MacroScope

Housing boom and bust lesson still not sinking in

Housing markets are booming again in parts of the U.S. and Britain and they haven’t stopped doing so in Canada for the better part of a generation.

What is most striking about the latest round, at least when you listen to those who ought to know, is how nothing much except the price has changed.

We were told a stern lesson in the months and years after the financial crisis, borne out of an over-inflated, over-leveraged U.S. housing market securitised up to the scalp by Wall Street and leaping ever higher up a steeper incline on a blind instinct never to look back.

But as most school teachers know, sometimes a lesson has to be repeated in order to be properly learned. And some students will still fail.

Scanning through the results of the latest Reuters surveys of property market analysts and economists would leave any reader with a memory stretching back before 2008 with a sense of déjà vu.

Daniel Tarullo’s dovish war cry

It was his first speech on the economy in almost three years in office, but Daniel Tarullo did not pull any punches. The Federal Reserve Board governor, who tends to focus primarily on regulation, on Thursday called for the central bank to step up its purchases of mortgage bonds:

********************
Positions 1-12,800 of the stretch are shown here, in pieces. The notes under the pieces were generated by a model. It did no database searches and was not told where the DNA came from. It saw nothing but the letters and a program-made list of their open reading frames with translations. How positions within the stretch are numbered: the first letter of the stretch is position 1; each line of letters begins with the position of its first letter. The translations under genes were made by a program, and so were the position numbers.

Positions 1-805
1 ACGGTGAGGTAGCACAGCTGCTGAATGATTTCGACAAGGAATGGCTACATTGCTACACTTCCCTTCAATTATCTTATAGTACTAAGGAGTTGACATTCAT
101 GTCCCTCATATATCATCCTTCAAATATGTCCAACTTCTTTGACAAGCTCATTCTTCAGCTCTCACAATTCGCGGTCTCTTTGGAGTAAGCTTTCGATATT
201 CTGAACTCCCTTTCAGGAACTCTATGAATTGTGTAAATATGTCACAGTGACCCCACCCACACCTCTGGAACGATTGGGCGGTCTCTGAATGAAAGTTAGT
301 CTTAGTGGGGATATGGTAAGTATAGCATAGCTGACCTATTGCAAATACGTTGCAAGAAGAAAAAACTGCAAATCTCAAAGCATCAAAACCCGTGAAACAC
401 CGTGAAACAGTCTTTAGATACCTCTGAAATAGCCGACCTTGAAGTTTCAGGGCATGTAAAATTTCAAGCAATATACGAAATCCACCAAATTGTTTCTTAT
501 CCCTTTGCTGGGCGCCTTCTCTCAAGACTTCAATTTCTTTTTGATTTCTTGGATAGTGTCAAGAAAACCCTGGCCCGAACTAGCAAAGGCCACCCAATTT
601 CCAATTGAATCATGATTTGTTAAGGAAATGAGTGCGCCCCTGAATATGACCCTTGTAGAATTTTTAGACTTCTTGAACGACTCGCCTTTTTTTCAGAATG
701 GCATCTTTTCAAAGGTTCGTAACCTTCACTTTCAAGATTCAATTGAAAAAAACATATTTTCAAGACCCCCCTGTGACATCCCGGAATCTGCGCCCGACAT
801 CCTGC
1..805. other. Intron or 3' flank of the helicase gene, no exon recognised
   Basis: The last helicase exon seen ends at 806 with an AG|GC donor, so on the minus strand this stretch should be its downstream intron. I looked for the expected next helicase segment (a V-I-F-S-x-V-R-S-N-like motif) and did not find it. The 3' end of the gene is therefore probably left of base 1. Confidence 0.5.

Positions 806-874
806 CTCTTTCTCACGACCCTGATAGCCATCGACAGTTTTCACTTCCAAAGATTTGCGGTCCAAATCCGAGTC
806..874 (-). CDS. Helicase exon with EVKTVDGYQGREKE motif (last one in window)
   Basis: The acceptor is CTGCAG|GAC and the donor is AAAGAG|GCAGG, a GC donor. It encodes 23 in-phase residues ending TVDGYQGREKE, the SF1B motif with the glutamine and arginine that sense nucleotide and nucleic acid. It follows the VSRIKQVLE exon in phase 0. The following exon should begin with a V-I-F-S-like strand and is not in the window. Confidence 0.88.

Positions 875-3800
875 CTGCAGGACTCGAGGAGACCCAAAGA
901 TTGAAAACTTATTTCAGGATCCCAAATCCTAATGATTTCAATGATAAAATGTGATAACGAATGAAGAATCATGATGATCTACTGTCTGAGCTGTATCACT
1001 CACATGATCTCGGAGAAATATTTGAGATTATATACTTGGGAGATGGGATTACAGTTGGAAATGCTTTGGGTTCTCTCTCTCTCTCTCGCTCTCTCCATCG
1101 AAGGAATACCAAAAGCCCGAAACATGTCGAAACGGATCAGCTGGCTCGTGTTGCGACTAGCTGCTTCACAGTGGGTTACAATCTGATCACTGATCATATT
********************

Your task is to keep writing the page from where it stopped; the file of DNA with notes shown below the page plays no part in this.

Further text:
I believe we should move back up toward the top of the list of options the large-scale purchase of additional mortgage-backed securities (MBS), something the FOMC first did in November 2008 and then in greater amounts beginning in March 2009 in order to provide more support to mortgage lending and housing markets.

More broadly, Tarullo made a strong call for further monetary easing, arguing quite dovishly that the recovery is still too weak for the central bank not to take further action.

from Tales from the Trail:

Bold budget boosts bailout

USA-OBAMA/How do you buy $750 billion of toxic bank assets with only $250 billion of taxpayer money?

If you know to play U.S. budget rules like a violin.

President Barack Obama told Congress in passing this week he might need more money than lawmakers have already approved to stabilize banks and pull the economy out of the ditch. 

How much? His budget virtuoso Peter Orszag said on Thursday he could support buying up to $750 billion in bad assets but only needed to set aside $250 billion to do it.

from Tales from the Trail:

When is a housing crisis like venereal disease?

If you're among those upset that your taxpayer dollars may be spent in volume to rescue people who -- for whatever reason -- can't make their mortgage payments, Federal Financial Analytics analyst Karen Shaw Petrou recommends thinking about it this way:

"Preventing foreclosures has a lot in common with treating syphilis. In both cases, you help some who are undeserving, but – in an economic collapse or a public-health emergency – one acts nonetheless. "

Just as in an serious epidemic, you'd take care of the problem and leave moral judgements to others, the right course of action is to take action to halt the housing crisis and leave the debate about moral hazard to economists, she wrote in a note to clients on Friday.